Kai Olson-Sawyer works on agriculture-water impacts, water footprinting, meat and protein production, agroecology, food waste and resource accounting and tradeoffs. He produces reports and issue pages, creates multimedia content and is a regular contributor to GRACE's Ecocentric blog. His work has been published in Huffington Post, Civil Eats, Grist, The Hill and AlterNet. Prior to GRACE, Kai was a Programs Assistant and Assistant Editor at the World Forestry Center in Portland, Oregon and was a Researcher with NYC Apollo Alliance. Kai received an MA in Sociology with an environmental focus from The New School for Social Research, and a BA in English from Earlham College. He holds the Water Footprint Network's "Certificate of the Global Water Footprint Standard." His body is composed of 60 percent water.
Laura Lengnick, a big thinker with deep expertise on agriculture and the environment, has witnessed the problems of the US industrial food system, which has inspired her to help build a more resilient food system.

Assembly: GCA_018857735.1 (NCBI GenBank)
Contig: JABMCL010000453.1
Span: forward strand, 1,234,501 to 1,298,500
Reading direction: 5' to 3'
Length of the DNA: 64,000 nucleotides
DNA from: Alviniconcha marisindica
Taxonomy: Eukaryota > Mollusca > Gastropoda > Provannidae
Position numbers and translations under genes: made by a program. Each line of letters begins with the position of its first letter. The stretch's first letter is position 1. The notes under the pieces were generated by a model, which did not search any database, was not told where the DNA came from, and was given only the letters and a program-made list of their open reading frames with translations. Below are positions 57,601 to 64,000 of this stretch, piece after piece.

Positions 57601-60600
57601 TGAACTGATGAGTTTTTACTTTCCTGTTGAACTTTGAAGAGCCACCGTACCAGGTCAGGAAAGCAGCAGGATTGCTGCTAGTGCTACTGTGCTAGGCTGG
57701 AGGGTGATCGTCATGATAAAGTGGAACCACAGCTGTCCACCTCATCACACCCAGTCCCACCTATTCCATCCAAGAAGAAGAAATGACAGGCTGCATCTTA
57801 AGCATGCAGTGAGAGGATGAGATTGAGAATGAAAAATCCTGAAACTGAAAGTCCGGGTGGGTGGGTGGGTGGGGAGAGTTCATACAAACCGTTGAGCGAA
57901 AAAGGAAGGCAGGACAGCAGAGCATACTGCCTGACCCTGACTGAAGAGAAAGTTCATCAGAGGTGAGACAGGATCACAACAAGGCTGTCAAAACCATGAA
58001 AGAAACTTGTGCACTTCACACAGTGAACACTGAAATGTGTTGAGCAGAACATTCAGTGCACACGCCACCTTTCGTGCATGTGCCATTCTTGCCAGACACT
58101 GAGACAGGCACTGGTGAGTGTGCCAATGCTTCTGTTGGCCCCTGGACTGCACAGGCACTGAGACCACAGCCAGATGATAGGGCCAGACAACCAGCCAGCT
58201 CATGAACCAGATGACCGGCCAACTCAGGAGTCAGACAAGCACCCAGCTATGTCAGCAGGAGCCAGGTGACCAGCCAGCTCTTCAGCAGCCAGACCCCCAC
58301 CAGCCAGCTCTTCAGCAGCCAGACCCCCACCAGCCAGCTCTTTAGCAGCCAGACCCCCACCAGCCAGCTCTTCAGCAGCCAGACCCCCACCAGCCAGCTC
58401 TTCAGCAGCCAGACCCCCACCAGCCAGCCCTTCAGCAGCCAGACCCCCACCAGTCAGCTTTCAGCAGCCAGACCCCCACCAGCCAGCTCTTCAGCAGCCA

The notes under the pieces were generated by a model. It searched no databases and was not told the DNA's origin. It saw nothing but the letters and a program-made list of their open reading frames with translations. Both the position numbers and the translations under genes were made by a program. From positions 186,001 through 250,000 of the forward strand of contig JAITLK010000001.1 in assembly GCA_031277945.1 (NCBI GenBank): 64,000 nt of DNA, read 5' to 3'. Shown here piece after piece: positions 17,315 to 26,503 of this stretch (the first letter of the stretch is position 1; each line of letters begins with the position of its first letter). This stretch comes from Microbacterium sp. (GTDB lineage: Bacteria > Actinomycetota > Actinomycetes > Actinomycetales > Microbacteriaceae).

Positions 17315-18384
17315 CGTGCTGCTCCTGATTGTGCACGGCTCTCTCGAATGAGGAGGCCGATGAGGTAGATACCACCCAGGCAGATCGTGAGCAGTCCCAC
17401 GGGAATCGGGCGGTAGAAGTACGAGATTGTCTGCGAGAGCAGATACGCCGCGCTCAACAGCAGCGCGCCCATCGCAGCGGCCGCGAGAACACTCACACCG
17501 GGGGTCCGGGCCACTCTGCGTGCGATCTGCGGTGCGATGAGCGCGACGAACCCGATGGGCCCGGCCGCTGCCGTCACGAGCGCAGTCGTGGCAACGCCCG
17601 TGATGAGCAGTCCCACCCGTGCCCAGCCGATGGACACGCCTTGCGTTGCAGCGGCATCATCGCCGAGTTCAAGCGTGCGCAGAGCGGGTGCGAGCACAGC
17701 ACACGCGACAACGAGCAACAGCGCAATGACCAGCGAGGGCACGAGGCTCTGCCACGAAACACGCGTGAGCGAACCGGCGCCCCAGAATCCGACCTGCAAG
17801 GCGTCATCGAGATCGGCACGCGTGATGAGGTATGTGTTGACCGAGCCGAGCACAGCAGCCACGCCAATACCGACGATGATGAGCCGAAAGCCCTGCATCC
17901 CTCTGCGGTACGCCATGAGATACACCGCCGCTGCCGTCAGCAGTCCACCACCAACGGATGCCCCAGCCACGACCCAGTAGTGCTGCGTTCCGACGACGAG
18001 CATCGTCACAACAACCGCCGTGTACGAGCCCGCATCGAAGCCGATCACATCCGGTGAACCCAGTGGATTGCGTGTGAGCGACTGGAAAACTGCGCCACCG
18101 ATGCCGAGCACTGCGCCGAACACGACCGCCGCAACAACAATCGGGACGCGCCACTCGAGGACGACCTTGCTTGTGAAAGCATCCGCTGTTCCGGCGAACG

Has the water in your swimming hole gone green with gunk? Chances are that you're witnessing a harmful algal bloom, which is a serious problem throughout the US and the world. Our new Algal Doom series explores what algal blooms are, why they're bad and what they're caused by (hint: conventional ag and CAFOs are just two of the causes).
Federally funded programs that protect major US water bodies survived the budgetary chopping block - for now. The targeting of these programs is costly and counterproductive to the long-term health of the waters, our food and the economy.
Californians are relieved to have gotten more rain and snow than they've had in their past five years of extreme drought. But it's no time for the state with a big water footprint to rest easy - because water now might not be there later.
The Michigan Urban Farming Initiative places agriculture at the center of Detroit's North End neighborhood. Find out what co-founder Tyson Gersh and his group are doing to engage community members in in sustainable urban agriculture.
Climate change is here, and with more erratic weather, temperatures and precipitation, the threats are real. Don't fret, though: there's a framework for a more resilient agriculture system that puts adaptive management into farming and the food system, which can help everything thrive - even as problems in the system heat up.